I have not read any of Card's works, but from what I have read of him, he is very respectful of Christianity.

Another SF writer I can highly recommend who is not only respectful of Christianity, but starts each chapter of her most famous book with a quote from Scripture, is Zenna Henderson. If you have not read The People, treat yourself. She got high praise from Asimov in his year-by-year anthology of best SF stories.

Her works have been collected in a single volume called, Ingathering. These are great stories for kids to read and she has a gift for writing prose that is nearly poetic.

The Chicken

Darren

Ender's Game has been one of my favorite books since I first read it in ninth grade, 20 years ago.

I never really liked any of the others, though. I'll be interested to hear your comments.

Joy Schoenberger

Ender's Game is a good book, and Card is a good author. He is a Mormon, and many of his novels reflect that, including one called Saints about a contemporary of Joseph Smith. His novels on the Women of Genesis are very well done. Stone Tables, about Moses, is good for about the first half, but then it digresses from the Biblical account with some Mormon beliefs about Moses knowing about Jesus.

Ender's Game, though a great story, is a bit problematic. I strongly recommend this article for a different perspective on Ender as an "Innocent Killer." The main point of the article is this: "Card argues that the morality of an act is based solely on the intentions of the person acting," which is a dangerous lesson to be teaching.

Joy Schoenberger

Ender's Game is a good book, and Card is a good author. He is a Mormon, and many of his novels reflect that, including one called Saints about a contemporary of Joseph Smith. His novels on the Women of Genesis are very well done. Stone Tables, about Moses, is good for about the first half, but then it digresses from the Biblical account with some Mormon beliefs about Moses knowing about Jesus.

Ender's Game, though a great story, is a bit problematic. I strongly recommend this article for a different perspective on Ender as an "Innocent Killer." The main point of the article is this: "Card argues that the morality of an act is based solely on the intentions of the person acting," which is a dangerous lesson to be teaching.

SteveL

It's a very good book and the others are excellent as well.

Elaine T

I loved it, too, quite a few years ago. I haven't picked it up lately - I got tired of Card's obsessions and character torture.

He's a gifted writer of page turners. And also wrote the only book dealing with polygamy that made women from a monagamous culture choosing it plausible to me. (Albeit I still thought the men were running a scam.) I forget the title, but it was about the first Mormons.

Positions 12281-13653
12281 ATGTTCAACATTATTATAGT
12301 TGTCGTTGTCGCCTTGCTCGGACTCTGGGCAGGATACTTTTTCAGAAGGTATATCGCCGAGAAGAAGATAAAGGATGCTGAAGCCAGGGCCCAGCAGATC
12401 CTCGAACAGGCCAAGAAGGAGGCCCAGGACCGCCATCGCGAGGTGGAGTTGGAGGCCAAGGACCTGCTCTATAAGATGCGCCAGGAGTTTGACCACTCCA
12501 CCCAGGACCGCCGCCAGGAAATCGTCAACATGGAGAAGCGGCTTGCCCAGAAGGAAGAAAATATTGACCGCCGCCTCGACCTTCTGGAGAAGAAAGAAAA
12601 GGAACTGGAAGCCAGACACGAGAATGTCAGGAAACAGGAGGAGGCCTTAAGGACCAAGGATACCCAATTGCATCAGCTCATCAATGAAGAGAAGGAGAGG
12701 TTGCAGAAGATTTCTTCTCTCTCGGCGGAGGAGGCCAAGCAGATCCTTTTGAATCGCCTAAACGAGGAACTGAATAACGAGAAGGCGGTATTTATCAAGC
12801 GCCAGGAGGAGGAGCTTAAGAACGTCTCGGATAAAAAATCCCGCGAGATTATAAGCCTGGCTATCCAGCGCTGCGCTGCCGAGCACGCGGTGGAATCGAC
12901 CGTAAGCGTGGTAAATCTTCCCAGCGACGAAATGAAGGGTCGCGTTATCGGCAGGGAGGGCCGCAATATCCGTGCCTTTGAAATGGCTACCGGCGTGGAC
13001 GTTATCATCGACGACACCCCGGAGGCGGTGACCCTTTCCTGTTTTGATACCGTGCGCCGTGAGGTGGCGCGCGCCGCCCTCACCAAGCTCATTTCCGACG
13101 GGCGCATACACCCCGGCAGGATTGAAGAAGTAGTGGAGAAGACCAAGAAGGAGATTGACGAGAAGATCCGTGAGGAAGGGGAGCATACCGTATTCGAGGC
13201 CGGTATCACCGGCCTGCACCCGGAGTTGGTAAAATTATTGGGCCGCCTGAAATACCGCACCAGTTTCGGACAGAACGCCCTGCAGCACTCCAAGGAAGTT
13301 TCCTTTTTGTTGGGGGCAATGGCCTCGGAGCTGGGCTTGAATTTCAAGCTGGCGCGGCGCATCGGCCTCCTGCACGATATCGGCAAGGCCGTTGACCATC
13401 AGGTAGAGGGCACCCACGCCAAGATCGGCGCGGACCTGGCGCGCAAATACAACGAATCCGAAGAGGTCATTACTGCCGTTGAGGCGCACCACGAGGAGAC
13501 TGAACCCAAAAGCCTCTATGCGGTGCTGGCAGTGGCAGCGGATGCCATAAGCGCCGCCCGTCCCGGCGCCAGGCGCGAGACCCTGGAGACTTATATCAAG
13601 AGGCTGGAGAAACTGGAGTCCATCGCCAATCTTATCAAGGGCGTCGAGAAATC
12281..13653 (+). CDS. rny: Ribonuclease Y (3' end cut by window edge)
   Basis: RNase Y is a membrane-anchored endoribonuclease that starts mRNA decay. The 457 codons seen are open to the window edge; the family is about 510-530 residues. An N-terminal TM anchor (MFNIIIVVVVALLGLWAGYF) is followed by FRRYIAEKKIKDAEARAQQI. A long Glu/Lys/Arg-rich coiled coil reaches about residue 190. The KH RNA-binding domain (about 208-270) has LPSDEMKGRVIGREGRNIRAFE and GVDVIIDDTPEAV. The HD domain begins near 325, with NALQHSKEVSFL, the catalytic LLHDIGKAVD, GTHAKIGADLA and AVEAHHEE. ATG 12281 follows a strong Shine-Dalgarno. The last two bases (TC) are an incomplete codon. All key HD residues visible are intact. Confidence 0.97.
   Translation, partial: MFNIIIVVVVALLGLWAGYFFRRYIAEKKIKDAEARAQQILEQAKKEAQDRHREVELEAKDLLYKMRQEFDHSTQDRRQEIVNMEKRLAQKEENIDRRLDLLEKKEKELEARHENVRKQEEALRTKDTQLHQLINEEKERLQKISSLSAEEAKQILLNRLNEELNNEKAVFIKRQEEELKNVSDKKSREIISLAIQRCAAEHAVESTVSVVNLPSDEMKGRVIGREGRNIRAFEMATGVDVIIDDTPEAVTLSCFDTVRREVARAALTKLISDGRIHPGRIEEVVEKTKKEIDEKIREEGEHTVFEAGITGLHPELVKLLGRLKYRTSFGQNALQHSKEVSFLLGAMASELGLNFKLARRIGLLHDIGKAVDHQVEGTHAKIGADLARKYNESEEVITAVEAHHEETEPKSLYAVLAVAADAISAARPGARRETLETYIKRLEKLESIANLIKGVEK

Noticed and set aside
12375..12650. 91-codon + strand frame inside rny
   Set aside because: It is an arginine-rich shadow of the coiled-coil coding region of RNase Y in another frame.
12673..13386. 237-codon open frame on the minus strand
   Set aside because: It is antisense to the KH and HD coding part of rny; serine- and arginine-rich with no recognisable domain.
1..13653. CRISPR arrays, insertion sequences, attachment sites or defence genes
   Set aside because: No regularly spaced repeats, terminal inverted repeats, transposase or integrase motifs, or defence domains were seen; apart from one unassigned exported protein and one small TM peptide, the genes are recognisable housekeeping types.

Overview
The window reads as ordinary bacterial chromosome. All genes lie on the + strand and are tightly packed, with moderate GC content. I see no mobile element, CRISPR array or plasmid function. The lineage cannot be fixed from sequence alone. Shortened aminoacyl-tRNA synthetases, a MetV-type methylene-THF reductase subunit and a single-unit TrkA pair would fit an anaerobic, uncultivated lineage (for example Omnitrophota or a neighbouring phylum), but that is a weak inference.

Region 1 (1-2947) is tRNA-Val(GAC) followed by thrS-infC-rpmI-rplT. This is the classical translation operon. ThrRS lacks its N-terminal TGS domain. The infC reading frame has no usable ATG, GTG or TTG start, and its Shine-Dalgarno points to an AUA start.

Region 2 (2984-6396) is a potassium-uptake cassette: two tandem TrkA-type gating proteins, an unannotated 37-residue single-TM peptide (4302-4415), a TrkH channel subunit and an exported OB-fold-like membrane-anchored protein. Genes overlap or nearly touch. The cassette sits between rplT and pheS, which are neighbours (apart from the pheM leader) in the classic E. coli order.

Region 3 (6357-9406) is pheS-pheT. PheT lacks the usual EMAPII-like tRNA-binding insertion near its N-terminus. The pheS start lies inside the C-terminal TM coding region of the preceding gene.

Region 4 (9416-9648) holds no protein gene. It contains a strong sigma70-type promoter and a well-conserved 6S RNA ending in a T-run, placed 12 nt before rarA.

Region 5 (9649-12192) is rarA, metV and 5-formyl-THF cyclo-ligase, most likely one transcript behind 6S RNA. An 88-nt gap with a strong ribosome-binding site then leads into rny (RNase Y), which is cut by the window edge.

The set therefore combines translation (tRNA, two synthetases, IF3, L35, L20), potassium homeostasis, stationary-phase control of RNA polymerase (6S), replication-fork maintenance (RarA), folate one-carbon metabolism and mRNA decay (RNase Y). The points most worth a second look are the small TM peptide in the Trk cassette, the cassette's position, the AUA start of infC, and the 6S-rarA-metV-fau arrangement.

The one thing I would point out that Kessell's "Innocent Killer" article glides over while making some very good points, is that at least once Ender was aware of committing an awful deed. When he [SPOILER DELETED], he knows he's doing something awful. He's choosing to, so the people in charge will stop him. He thinks they'll reject him because [SPOILER DELETED].

So at least once the author had him deliberately choosing evil, even if [SPOILER DELETED].

It is a very difficult book on the ethics questions. Card is so skilled a writer it's hard to see.

Oh, btw, as far as I'm concerned Card goes off the deep end - just writing-wise - in the sequels. Xenocide was painful reading. Half was good, it's too bad there was the rest.

labrialumn

Rowling does let you believe that, doesn't she?

Sifu Jones

"Ender's Game" was a book I read for the first time just a year or two ago, and it really was worth the wait. Card is a bit of a sci-fi snob in interviews, but he probably has a right to be.

Friends familiar with the entire series kind of pan the books after #1, but I've been meaning to see for myself. Now's probably a good time!

I wonder how the movie will turn out . . .

Sean S.

I actually thought Speaker for the Dead was _awesome_. . .but it's nothing like Ender's Game. Nothing like at all. So don't go into it expecting it to be a similar book in any way.

Jimmy Akin

NOTE: As per the addition to the post above, PLEASE AVOID SIGNIFICANT SPOILERS for books in the Ender universe in the combox.

Jeffrey G (a Lutheran)

It's hard to talk about the Ender universe without spoilers. I liked Ender's Game but found the premise of Speaker repulsive.

The main point of the article is this: "Card argues that the morality of an act is based solely on the intentions of the person acting," which is a dangerous lesson to be teaching.